As baby boomers age through their golden years, opportunities abound for researchers to advance the field of aging studies in the United States.
If a worldwide comparison of issues affecting the elderly is needed, only CESR has the numbers. An incredible number of numbers, at that.
The Gateway to Global Aging is a database involving a dozen studies, cataloging 40 survey waves from 30 countries, representing more than half of the earth’s aging population. The information compiled ranges from simple demographics, to health of both body and mind, to economic factors like health care spending and work history, and support from family/social networks.
“All of these surveys are pretty complex,” said Drystan Phillips, a senior research programmer and project manager for CESR’s Program on Global Aging, Health and Policy. “One of the most interesting things about this data is the ability to pair physical health information with social science data.”
This wealth of data is why the Gateway can deliver, for example, a cross-country comparison of women’s wellbeing, as analyzed by Apoorva Jadhav, a postdoctoral research fellow at the University of Michigan. In her upcoming paper, she is answering critical questions including: As a woman gets older, does she get more vulnerable to depression? How are her household’s economics faring?
Jadhav, before entering the field of aging research, was trained as a demographer, so she knows it can be complicated just studying Americans. However, using the Gateway data, she was able to mine this information both over time and across different countries, showing how an American woman fares compared to a British woman or a Japanese woman.
“It’s hard enough just to understand the [Health and Retirement Study], which has 11 waves,” Jadhav said. “Then you throw in China or Korea or Europe, it’s gets unwieldy really fast.”
It’s up to the Gateway team to wrestle the surveys into working order. Again, it’s a challenge made greater due to different contexts, different ways of asking questions, and different ways of compiling the answers.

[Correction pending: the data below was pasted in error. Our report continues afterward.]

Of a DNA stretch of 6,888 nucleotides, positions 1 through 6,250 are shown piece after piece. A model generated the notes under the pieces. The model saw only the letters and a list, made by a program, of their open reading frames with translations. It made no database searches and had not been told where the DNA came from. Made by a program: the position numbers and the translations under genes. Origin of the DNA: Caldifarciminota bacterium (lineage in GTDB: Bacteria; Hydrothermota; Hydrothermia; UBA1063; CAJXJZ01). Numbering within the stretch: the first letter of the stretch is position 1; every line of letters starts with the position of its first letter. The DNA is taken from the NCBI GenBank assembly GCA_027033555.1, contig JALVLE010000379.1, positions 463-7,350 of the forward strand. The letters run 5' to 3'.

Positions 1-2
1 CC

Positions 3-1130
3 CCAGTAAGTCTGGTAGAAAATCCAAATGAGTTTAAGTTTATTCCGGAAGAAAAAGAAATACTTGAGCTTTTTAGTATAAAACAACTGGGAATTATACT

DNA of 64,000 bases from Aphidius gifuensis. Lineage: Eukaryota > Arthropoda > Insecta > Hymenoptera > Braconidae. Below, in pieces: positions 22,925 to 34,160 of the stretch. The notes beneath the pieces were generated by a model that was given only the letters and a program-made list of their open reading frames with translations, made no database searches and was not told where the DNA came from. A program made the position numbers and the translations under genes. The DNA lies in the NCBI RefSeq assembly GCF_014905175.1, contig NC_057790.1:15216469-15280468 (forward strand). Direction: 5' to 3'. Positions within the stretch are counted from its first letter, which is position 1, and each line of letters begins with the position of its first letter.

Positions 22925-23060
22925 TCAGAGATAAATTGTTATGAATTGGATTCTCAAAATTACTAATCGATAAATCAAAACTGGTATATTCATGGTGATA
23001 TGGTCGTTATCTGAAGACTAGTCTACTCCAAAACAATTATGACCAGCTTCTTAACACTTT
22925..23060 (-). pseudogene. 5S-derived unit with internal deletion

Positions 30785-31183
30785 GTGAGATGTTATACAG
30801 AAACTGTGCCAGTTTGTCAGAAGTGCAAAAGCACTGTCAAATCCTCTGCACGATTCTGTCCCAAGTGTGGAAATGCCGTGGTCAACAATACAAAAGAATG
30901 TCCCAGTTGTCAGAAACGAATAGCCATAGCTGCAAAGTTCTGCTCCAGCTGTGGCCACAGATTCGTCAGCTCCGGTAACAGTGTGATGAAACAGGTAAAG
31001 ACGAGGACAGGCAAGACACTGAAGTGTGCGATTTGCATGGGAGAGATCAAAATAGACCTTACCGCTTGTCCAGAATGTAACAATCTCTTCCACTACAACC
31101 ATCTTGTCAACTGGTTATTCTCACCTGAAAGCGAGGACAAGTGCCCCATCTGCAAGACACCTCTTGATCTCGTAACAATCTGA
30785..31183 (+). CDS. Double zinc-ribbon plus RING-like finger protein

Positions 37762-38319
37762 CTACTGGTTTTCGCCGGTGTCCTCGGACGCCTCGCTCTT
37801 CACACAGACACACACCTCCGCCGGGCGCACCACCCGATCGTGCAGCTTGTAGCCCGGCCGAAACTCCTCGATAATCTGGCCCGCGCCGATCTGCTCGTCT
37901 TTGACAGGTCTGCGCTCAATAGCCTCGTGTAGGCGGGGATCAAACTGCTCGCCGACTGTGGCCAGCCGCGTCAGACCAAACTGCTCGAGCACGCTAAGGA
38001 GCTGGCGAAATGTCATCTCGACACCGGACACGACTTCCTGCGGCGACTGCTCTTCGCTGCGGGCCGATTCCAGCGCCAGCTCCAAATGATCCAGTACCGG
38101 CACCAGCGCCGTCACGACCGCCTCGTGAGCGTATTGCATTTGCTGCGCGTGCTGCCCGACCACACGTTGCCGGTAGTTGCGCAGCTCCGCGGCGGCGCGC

But in the nine years following the Gateway’s establishment, the dataset has been honed into a powerful yet precise instrument.
“We really try to be a one-stop shop,” Phillips said. “You can come in and find the survey questions that are relevant to your research, you can use a harmonized dataset to easily put together an analysis. We have a publication search so you find out what’s also been published in that same area from that same study.”
Just a few of the publications that owe their findings to the Gateway include: a comparison of hypertension health care outcomes among older people in the U.S. and England, cross-national evaluations of later-life disability and health among women who were single mothers, and an inquiry into the training and wages of older workers in Europe.
The Gateway is also friendly to the casual user, hosting a page where a guest can compare basic facts about older populations across countries. (Did you know that in 2010, Chinese and Americans aged 55-64 held paid jobs at almost exactly the same rate? For the Chinese, 63.26 percent, with their counterparts in the U.S. coming in lower by less than a percentage point.)
Phillips says there are always plans for improving the Gateway: additional studies, better graphs and tables, mapping functions…
When Jadhav heard the team was thinking about adding the ability to produce heat maps, she blurted out, “Oh, I would like that!”
Jadhav is so appreciative of the dataset’s capabilities, not to mention the team’s help, that she’s become something of an evangelical about the Gateway: “It’s so good, I don’t think I even looked around to see what else is [available].”
Funding the Gateway is the National Institute on Aging, one of the National Institutes of Health.